Can we please reenter the rational universe and admit that all the carbon being released today was once atmospheric carbon; that our carbon dioxide releases are actually a worldwide fertilizer helping to feed the world; that cutting carbon emissions is completely harmful and confers no benefits; and that we should try in future to prevent political activists from kidnapping science for their own purposes?

And can we also just entertain the possibility that when somebody like me questions the received wisdom of an intellectual clique, it is at least worth considering that I'm neither stupid nor evil, and that it might be worth examining the questions that I raise?

I'm not actually expecting any of the people who said truly hateful things about me because of my stance on global warming to apologize -- no doubt they'll just attach to other issues where I'm also right, and continue to misrepresent my actual statements in order to demonize me.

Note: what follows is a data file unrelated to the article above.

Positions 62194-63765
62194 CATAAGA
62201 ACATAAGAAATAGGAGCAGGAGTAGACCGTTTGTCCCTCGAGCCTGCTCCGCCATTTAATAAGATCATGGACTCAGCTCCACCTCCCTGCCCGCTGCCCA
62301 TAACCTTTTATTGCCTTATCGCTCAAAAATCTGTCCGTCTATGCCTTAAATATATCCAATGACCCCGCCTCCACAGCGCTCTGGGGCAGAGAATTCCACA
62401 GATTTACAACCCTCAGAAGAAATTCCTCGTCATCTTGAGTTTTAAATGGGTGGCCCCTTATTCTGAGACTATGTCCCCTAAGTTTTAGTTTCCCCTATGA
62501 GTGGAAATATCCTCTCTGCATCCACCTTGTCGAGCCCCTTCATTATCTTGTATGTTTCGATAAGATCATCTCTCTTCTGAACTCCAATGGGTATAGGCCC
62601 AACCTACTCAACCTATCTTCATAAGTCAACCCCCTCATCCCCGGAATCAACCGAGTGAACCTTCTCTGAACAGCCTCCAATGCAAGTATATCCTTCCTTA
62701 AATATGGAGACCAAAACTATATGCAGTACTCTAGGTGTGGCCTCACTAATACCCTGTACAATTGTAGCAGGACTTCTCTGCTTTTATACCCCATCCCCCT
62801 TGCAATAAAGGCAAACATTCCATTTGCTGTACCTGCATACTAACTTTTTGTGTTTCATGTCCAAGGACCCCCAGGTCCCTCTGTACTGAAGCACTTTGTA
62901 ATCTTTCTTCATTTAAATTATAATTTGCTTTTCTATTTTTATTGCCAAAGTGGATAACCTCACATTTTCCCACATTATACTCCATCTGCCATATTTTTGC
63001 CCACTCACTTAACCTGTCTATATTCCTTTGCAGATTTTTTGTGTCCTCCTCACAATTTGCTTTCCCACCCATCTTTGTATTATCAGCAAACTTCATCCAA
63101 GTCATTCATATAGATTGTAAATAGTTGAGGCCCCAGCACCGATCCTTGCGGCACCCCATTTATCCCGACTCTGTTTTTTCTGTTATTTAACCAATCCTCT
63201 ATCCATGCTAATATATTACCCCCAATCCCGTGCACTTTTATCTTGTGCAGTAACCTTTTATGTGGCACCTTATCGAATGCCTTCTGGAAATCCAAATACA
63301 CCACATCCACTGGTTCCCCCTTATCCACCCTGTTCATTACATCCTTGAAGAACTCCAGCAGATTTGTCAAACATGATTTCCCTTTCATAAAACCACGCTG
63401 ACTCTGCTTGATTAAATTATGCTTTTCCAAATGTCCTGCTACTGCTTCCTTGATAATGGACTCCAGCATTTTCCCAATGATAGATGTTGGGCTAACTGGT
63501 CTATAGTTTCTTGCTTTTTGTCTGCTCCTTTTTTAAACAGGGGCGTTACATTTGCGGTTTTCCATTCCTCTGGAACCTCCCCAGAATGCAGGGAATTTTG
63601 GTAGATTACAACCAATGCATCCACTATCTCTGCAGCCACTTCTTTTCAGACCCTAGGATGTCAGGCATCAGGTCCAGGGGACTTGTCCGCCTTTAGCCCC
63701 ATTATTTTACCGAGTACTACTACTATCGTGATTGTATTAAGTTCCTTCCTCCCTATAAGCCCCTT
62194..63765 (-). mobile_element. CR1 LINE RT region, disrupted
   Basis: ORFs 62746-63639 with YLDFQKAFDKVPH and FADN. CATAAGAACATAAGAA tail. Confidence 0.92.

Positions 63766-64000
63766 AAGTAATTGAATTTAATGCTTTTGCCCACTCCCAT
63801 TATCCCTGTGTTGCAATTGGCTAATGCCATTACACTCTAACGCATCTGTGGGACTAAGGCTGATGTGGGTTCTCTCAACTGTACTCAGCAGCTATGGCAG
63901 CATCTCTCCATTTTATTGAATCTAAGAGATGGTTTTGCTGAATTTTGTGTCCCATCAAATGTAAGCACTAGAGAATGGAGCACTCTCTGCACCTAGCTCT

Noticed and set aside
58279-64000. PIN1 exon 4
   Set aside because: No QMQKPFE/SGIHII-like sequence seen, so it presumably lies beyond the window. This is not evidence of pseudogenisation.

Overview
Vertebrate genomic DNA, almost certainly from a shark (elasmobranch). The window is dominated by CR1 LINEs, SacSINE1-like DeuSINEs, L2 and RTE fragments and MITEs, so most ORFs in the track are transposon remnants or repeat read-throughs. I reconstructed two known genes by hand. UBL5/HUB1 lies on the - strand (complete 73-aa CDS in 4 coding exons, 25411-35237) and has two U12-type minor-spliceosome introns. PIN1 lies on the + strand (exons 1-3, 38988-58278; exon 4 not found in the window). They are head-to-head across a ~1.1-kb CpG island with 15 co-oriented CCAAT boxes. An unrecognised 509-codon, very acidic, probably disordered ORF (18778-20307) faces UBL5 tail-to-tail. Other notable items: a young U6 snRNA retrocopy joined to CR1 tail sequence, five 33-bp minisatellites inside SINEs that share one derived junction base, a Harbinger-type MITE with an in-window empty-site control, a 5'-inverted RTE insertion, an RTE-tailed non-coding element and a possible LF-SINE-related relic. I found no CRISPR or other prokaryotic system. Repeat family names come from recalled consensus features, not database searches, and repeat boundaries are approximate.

Hey, that's the price of making public statements on controversial topics -- or, even more importantly, on topics that are not controversial but darn well should be, because the received opinion is flat wrong.

Inconvenient as the consequences sometimes are, I really can't stop myself from telling the truth as best I understand it, because if I don't offer a correction to this or that piece of public idiocy, then it's partly my fault when the consequences roll around.

And sometimes we wake up from our collective delusion in time to prevent the worst consequences. Which is what seems to have happened with the global warming hoax.


This morning I recalled that recently someone had asked just how many books I had written, and I didn't know the total.